24. 1 point
    One of the best Saturday mornings I spent toward shop improvements. Dad is still using this one. Things I did differently: I made one side of the table removable so I could change t-nut positions when changing machines being used on the stand. I went through 3 interations, dad has always had the DW735 planer and the Ridgid belt/spindle sander.
  25. 1 point
    The times that you moved your clamps, perhaps the plywood you inserted to hold the alignment was a tad undersized, and allowed the work to shift a bit.
  26. 1 point
    I’m thinking that it looks darn good! But yeah, as @Tpt lifementioned, next time cut the dados first, then make your rip cut and as long as your guides are square, you shouldn’t need chisel cleanup.
  27. 1 point
    I’d move to running the dado and then ripping off that part. Things should line up, even if you got one dado off by an eighth.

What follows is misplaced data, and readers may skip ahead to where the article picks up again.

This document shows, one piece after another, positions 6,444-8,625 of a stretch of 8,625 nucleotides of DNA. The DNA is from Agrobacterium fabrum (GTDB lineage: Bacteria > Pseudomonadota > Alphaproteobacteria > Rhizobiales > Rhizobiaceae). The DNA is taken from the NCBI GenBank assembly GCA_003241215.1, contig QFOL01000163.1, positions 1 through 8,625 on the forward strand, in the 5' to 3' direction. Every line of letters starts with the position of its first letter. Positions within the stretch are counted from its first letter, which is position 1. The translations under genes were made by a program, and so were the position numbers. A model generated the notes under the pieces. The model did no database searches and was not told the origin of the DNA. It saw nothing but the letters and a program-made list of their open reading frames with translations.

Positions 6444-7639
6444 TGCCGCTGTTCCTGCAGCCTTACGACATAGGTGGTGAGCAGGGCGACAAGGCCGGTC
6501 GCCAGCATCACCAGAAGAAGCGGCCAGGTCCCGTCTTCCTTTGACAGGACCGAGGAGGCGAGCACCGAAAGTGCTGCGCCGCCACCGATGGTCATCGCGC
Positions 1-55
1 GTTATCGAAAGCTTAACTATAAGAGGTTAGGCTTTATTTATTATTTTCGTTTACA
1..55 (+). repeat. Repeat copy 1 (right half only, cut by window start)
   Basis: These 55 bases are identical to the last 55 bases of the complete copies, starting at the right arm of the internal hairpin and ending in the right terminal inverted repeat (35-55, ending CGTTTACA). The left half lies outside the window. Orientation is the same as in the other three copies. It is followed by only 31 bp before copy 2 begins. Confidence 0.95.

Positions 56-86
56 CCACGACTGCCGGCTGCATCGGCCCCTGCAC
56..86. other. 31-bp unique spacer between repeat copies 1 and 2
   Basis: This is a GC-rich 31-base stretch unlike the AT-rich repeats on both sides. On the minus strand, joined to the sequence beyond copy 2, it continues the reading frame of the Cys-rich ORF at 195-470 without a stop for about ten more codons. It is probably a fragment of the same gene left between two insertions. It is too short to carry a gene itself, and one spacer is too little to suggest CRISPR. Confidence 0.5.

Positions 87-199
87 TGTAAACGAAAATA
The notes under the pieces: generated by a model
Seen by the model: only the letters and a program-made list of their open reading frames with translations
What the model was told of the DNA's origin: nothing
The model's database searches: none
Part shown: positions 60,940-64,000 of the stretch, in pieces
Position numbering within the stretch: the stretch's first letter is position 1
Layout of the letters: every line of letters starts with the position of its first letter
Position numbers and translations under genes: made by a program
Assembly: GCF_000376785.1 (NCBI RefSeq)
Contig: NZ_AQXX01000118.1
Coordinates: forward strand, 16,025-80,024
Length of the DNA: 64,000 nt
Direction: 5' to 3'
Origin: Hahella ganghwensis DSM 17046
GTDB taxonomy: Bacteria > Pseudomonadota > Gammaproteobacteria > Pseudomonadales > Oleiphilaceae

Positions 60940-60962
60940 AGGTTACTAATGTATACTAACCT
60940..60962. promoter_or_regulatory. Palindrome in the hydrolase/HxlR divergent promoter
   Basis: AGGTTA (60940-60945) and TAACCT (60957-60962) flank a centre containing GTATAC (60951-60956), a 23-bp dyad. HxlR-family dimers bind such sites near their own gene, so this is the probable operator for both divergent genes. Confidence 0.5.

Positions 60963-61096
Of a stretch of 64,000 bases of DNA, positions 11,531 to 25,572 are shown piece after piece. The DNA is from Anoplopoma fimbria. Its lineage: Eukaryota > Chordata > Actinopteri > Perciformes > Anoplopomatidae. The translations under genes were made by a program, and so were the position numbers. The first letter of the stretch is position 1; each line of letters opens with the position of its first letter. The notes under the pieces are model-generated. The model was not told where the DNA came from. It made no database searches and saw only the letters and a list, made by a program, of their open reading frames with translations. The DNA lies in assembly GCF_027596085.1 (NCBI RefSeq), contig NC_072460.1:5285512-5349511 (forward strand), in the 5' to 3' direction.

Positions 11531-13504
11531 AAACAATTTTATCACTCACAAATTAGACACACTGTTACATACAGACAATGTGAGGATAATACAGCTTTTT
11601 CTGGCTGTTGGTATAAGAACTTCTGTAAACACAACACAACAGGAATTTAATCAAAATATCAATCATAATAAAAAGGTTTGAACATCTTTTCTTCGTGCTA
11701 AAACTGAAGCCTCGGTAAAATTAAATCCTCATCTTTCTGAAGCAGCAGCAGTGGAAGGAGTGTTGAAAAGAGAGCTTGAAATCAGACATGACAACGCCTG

28. 1 point
    This little puzzle was pretty fun to make and allowed me to use up some of the magnets from my last project. The goal of the puzzle is to remove the center piece from the tube. You will quickly notice that there isn't much to the puzzle - no buttons, latches or any other obvious locking mechanism. Build Instructions: https://www.instructables.com/id/Tube-Puzzle/ How it Works / Solution: https://youtu.be/N4ID3-wBdik
  29. 1 point
    And I just got another one done, this time out of sycamore.
  30. 1 point
    Latest project at the request of my daughter. Glued up some bradford pear from a tree that grew in our yard. Turned it round then sized it down the full length with caliper while turning, then when it was even a shear scrape down the length and first sanding with sandpaper on a board to take out any unevenness. Sanded to 220 and wiped down with walnut oil.